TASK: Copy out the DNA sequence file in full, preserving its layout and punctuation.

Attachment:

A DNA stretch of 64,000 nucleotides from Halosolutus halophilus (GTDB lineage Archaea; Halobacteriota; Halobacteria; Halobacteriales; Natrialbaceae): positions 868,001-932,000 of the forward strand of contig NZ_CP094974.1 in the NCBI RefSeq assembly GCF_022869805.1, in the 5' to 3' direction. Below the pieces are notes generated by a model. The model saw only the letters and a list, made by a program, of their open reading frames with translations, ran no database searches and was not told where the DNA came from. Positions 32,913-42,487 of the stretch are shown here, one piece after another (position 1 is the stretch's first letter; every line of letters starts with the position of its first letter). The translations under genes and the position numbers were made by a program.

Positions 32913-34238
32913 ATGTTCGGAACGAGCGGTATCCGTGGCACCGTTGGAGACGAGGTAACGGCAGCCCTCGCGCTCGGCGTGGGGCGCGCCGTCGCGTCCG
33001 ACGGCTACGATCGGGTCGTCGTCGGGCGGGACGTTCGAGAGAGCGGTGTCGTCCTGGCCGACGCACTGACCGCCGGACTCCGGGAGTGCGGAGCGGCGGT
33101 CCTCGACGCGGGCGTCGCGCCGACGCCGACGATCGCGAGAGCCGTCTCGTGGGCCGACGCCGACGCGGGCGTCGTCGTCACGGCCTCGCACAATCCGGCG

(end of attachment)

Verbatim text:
A DNA stretch of 64,000 nucleotides from Halosolutus halophilus (GTDB lineage Archaea; Halobacteriota; Halobacteria; Halobacteriales; Natrialbaceae): positions 868,001-932,000 of the forward strand of contig NZ_CP094974.1 in the NCBI RefSeq assembly GCF_022869805.1, in the 5' to 3' direction. Below the pieces are notes generated by a model. The model saw only the letters and a list, made by a program, of their open reading frames with translations, ran no database searches and was not told where the DNA came from. Positions 32,913-42,487 of the stretch are shown here, one piece after another (position 1 is the stretch's first letter; every line of letters starts with the position of its first letter). The translations under genes and the position numbers were made by a program.

Positions 32913-34238
32913 ATGTTCGGAACGAGCGGTATCCGTGGCACCGTTGGAGACGAGGTAACGGCAGCCCTCGCGCTCGGCGTGGGGCGCGCCGTCGCGTCCG
33001 ACGGCTACGATCGGGTCGTCGTCGGGCGGGACGTTCGAGAGAGCGGTGTCGTCCTGGCCGACGCACTGACCGCCGGACTCCGGGAGTGCGGAGCGGCGGT
33101 CCTCGACGCGGGCGTCGCGCCGACGCCGACGATCGCGAGAGCCGTCTCGTGGGCCGACGCCGACGCGGGCGTCGTCGTCACGGCCTCGCACAATCCGGCG